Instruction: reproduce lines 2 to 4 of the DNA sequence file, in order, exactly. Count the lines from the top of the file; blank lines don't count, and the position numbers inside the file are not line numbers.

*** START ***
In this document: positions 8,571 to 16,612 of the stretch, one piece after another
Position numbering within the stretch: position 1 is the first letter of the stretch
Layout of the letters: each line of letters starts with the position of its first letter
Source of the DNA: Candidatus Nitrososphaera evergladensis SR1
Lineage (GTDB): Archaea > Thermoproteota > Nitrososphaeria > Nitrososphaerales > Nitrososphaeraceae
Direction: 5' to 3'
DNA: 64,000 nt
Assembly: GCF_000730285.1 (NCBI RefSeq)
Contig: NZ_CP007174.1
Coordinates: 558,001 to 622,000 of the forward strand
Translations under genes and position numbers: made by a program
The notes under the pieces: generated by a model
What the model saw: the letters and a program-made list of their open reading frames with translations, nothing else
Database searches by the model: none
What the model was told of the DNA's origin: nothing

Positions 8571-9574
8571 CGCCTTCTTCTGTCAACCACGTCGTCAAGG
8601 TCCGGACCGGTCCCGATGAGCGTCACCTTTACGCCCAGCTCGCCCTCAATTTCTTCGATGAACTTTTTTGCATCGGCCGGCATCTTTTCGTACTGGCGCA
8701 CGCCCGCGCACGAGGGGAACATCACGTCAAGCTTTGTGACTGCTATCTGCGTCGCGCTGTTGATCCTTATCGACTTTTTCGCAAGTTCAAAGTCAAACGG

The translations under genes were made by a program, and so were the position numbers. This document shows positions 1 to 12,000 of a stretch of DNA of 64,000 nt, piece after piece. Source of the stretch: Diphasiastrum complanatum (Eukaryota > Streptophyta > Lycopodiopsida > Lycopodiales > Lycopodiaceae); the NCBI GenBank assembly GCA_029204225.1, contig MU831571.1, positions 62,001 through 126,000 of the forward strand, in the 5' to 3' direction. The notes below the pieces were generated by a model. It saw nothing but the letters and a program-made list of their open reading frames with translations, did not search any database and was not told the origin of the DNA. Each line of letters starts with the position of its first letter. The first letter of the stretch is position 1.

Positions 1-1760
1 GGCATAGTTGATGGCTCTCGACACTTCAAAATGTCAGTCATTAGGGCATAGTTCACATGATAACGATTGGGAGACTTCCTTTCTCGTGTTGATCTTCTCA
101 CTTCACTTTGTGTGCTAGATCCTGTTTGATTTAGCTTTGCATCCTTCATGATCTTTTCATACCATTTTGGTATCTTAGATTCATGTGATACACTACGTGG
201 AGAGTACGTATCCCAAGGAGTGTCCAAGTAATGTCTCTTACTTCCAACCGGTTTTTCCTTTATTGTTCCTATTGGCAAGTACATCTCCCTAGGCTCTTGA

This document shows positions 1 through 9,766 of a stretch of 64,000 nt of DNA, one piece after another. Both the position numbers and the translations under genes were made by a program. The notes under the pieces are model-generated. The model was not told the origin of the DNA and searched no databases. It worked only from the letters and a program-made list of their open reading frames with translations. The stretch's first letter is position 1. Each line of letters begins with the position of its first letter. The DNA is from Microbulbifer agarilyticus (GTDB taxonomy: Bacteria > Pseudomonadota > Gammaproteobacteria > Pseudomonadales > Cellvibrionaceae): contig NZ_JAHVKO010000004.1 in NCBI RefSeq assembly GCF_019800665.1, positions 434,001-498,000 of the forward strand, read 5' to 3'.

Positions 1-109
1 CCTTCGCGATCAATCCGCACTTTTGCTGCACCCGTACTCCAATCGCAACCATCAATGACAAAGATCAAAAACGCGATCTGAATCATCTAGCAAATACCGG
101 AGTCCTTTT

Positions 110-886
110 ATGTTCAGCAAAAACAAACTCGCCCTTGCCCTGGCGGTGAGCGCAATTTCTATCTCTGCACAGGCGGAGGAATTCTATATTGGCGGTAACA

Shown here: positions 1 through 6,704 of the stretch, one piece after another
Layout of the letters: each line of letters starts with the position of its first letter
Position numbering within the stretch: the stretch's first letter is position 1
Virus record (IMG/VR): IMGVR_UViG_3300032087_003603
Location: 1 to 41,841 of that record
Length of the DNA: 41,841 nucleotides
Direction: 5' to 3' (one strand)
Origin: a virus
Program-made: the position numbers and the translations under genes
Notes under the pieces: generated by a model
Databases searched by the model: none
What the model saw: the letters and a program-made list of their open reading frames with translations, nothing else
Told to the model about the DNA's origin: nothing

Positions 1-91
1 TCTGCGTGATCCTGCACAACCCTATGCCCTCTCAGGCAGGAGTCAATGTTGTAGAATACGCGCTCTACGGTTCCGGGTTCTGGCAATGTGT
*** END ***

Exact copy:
Position numbering within the stretch: position 1 is the first letter of the stretch
Layout of the letters: each line of letters starts with the position of its first letter
Source of the DNA: Candidatus Nitrososphaera evergladensis SR1